HBF is hoping for a "less adversarial" relationship with the Abbott Government after controversial changes to health policy overshadowed another record year for the WA health insurer.
Improved returns on its investment portfolio enabled HBF to nearly double its surplus last financial year to $176.6 million from $93.2 million as premium income increased 7.1 per cent to $1.28 billion.
But the insurer said the improved financial results should not diminish the looming detrimental impact of changes introduced by the Gillard Government that have added "complexity and uncertainty" to the sector.
They include means-testing of the private health insurance rebate and the indexing of the increase in the rebate to inflation.
"In recent years, the relationship between the health insurance sector and the Federal Government has been a difficult one," HBF chairman Tony Iannello and managing director Rob Bransby said in their joint report to members.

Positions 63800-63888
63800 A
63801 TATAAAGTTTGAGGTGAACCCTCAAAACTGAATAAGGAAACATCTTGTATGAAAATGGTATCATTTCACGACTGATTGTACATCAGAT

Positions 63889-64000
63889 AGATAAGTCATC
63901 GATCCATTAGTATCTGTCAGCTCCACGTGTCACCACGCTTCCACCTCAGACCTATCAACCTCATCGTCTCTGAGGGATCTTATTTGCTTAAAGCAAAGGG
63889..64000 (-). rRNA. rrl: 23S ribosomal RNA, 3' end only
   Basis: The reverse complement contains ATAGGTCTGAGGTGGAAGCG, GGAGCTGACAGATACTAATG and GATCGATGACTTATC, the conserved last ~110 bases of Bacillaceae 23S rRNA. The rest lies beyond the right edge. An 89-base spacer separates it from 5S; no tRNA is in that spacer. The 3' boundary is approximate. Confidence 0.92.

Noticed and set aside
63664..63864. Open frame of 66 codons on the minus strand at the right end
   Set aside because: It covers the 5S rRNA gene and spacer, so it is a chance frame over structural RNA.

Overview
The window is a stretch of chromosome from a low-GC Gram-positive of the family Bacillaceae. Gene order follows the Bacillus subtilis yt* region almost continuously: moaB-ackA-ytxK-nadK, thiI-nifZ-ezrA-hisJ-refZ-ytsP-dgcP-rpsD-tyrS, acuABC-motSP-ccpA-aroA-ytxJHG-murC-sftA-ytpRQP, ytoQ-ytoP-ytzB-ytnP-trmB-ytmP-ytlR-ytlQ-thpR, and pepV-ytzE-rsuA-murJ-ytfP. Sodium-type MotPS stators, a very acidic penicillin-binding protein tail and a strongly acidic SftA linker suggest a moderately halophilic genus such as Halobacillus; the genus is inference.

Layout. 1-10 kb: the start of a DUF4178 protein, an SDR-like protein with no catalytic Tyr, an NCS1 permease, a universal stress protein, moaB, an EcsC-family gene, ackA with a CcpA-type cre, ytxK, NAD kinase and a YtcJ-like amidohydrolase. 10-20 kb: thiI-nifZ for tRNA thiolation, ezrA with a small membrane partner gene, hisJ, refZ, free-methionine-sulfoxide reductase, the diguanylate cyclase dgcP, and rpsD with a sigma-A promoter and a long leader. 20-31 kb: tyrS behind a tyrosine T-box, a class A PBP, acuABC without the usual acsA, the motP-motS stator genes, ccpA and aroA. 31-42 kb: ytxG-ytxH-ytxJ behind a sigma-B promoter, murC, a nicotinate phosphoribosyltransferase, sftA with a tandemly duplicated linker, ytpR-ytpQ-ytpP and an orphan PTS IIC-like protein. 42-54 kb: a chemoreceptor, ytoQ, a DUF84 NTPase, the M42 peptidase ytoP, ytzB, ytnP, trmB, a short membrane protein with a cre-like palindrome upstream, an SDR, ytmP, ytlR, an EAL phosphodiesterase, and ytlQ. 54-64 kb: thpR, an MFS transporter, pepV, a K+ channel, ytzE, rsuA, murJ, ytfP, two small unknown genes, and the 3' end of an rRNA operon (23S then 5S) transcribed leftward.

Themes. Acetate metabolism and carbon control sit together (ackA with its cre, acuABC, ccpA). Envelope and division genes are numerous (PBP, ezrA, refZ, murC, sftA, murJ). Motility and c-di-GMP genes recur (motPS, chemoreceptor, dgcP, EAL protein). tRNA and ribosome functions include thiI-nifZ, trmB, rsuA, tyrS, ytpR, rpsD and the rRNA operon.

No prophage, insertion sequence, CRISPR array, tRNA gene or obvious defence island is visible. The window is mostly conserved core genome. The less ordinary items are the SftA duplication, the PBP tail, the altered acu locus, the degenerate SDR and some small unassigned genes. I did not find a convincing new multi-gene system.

"The development of policy has taken place with little or no industry consultation and the interest of health fund members have seemed to be low on the Government's list of priorities," they said.
HBF said claims in the 12 months to June 30 exceeded $1 billion for a second consecutive year, up 5.5 per cent at $1.14 billion.
"While higher than the previous year, the growth in our benefits was less pronounced than had been forecast, in contrast with steep increases we have seen in previous years," Mr Iannello and Mr Bransby said.
This had enabled HBF to hold the increase in its premiums to an average 3.8 per cent, against the 5.6 per cent rise recorded by its competitors.Commission income from HBF's general insurance joint venture with CGU increased to $14.4 million, while improved equity markets drove a $92.7 million gain on the value of its billion-dollar investment portfolio.